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Black job applicant sues for hair discrimination, but company says it was a ‘miscommunication’

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A black job applicant is suing his employer after the San Diego office told him he had to cut his dreadlocks to get the gig, but the company now says it’s a “miscommunication.”

Jeffrey Thornton filed a lawsuit Monday against his employer, event company Encore Group, after the San Diego office denied him work unless he cut his hair.

Thornton has worked for the company as a technician in the Florida office since 2016, but decided to move to the San Diego office after being fired in 2020 and learning that the California office was taking on more positions.

He applied for a technical supervisor position on Nov. 1, where the hiring manager told him his hair would have to change to be officially offered the role.

“I was told I was recommended by my East Coast credentials and that I wouldn’t mind the transition,” he told a news conference on Nov. 30 from a barbershop.

‘All that was left was to discuss the dress code. I expected to have to remove my ear gauges, that’s no problem, [and] I would be willing to trim my face. But I wasn’t prepared to be told I would have to cut my hair to meet Encore standards,” he said.

Encore now claims it was a “miscommunication” and “maintaining a diverse and inclusive workspace” is part of its “core values.”

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Jeffrey Thornton (pictured) is suing his employer Encore Group under the CROWN Act – which prohibits hair discrimination based on race – after the San Diego office told him he had to cut his dreadlocks if he wanted a job. Thornton has worked for Encore as a technician in its Miami and Orlando, Florida offices since 2016 and began wearing his hair in dreadlocks in 2019.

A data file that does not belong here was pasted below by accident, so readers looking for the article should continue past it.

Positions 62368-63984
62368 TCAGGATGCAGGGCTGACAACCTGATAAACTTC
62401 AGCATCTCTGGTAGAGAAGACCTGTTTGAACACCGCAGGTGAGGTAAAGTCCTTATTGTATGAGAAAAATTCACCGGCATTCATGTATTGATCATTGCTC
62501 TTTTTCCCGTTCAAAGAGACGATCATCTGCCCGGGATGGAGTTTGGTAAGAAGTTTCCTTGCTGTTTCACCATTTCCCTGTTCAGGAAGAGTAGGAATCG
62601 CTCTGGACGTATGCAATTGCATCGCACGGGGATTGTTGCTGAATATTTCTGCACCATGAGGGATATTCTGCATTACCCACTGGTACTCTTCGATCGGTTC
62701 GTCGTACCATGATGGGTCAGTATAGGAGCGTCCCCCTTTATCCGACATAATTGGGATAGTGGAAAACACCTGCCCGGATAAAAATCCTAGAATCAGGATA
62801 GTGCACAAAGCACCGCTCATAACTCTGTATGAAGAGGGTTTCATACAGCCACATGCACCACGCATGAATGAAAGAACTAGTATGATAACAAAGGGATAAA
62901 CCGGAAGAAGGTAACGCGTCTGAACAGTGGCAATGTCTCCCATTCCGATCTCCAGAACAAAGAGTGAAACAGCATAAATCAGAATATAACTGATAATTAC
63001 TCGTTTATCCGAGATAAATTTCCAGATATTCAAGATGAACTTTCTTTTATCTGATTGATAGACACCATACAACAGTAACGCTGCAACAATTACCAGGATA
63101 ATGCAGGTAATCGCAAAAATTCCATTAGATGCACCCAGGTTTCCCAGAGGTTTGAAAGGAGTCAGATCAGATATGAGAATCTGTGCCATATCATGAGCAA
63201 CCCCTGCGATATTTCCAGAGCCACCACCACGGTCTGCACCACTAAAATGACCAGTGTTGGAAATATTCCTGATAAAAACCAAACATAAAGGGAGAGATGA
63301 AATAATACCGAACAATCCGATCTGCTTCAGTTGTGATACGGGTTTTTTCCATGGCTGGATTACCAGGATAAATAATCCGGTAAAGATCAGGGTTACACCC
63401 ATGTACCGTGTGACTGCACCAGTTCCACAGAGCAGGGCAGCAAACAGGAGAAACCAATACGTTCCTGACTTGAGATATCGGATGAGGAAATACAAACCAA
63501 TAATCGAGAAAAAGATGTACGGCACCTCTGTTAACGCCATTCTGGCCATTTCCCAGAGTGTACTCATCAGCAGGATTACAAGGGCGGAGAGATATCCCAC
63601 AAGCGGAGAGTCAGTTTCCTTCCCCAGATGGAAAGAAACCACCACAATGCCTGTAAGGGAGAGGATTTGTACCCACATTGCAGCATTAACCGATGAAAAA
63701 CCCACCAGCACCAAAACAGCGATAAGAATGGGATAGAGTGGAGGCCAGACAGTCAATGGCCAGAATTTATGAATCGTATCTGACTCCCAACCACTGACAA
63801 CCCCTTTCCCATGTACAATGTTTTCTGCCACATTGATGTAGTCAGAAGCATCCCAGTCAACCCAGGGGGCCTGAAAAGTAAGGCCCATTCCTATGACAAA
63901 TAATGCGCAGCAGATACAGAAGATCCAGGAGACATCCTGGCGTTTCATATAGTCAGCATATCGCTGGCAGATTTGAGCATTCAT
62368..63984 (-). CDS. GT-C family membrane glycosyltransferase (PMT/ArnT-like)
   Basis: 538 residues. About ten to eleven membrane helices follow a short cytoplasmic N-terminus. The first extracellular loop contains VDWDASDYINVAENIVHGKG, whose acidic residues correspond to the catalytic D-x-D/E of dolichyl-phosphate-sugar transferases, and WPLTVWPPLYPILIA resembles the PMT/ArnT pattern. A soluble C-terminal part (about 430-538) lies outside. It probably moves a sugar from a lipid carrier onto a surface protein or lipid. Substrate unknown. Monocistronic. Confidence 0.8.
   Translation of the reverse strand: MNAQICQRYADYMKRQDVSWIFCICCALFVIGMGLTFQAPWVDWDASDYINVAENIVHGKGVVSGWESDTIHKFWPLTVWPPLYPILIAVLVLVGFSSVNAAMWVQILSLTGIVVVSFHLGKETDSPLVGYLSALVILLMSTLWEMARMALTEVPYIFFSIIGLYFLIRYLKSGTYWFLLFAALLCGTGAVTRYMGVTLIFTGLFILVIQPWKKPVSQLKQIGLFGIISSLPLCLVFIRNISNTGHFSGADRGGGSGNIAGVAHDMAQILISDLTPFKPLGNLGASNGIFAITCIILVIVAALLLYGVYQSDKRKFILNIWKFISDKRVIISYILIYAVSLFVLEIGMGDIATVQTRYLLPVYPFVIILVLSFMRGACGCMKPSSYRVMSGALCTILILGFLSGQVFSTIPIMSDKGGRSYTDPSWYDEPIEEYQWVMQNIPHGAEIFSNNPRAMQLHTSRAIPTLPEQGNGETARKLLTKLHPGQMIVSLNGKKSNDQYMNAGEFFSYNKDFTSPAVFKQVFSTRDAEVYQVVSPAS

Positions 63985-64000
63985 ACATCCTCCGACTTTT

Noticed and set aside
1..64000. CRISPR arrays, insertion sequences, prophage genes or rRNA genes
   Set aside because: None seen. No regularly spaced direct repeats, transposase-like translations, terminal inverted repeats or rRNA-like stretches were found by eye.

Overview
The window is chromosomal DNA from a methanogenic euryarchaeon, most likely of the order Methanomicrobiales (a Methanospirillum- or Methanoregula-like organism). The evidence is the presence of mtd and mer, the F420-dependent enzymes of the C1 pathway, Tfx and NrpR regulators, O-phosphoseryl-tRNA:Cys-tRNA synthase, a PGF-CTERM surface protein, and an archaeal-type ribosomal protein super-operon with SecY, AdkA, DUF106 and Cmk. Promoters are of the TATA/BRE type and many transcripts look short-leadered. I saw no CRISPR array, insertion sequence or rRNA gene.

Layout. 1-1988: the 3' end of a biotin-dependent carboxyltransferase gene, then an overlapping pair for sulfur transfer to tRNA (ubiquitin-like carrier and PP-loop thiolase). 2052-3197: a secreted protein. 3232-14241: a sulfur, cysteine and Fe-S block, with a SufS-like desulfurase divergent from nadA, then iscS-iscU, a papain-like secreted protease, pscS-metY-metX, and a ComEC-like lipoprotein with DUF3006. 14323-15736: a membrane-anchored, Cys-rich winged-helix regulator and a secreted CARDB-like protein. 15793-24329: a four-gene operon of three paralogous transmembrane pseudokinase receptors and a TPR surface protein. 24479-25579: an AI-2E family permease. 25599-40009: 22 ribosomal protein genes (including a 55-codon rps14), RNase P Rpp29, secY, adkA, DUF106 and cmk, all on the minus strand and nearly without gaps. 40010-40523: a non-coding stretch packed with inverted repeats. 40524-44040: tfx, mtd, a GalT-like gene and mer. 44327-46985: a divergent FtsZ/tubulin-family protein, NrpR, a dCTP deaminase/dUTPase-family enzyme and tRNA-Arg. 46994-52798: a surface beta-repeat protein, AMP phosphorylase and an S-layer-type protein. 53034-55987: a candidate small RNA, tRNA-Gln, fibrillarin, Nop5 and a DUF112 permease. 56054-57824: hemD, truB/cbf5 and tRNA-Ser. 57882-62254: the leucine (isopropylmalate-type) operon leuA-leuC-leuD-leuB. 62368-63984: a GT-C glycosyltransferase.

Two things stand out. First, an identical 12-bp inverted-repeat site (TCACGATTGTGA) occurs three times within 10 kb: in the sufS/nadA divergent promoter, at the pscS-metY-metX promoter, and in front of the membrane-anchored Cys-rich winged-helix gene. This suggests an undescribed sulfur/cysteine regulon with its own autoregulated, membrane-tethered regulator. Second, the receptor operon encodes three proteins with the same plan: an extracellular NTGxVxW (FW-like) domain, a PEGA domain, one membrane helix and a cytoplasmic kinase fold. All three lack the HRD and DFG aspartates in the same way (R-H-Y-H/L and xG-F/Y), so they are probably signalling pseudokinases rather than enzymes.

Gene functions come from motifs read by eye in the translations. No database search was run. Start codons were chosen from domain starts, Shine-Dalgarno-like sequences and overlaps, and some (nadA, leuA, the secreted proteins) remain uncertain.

Thornton told the San Diego hiring manager that cutting his hair was a “deal breaker.” The company reportedly doesn’t allow employees to tie their hair back and let it come above the ears, eyes and shoulders, CNN reported.

The company told Thornton there would be a position for him once he did.

“If it wasn’t a problem in Florida, it shouldn’t be a problem in California, right?” Thornton said at the Press conference. He started wearing his hair in dreadlocks in 2019.

Thornton confirmed that many supervisors were “wearing locks” in the Orlando and Miami offices and that he “expected to be considered professional.”

Only 14 states recognize the CROWN Act, which stands for 'creating a respectful and open world for natural hair'.  California — where Thornton moved after receiving strong endorsements from his East Coast credentials after his leave of absence — was the first state to recognize the law as a law

Only 14 states recognize the CROWN Act, which stands for ‘creating a respectful and open world for natural hair’. California — where Thornton moved after receiving strong endorsements from his East Coast credentials after his leave of absence — was the first state to recognize the law as a law

Part of California law states that workplaces cannot discriminate against 'afro, braids, squiggles and locks' because it[es] black workers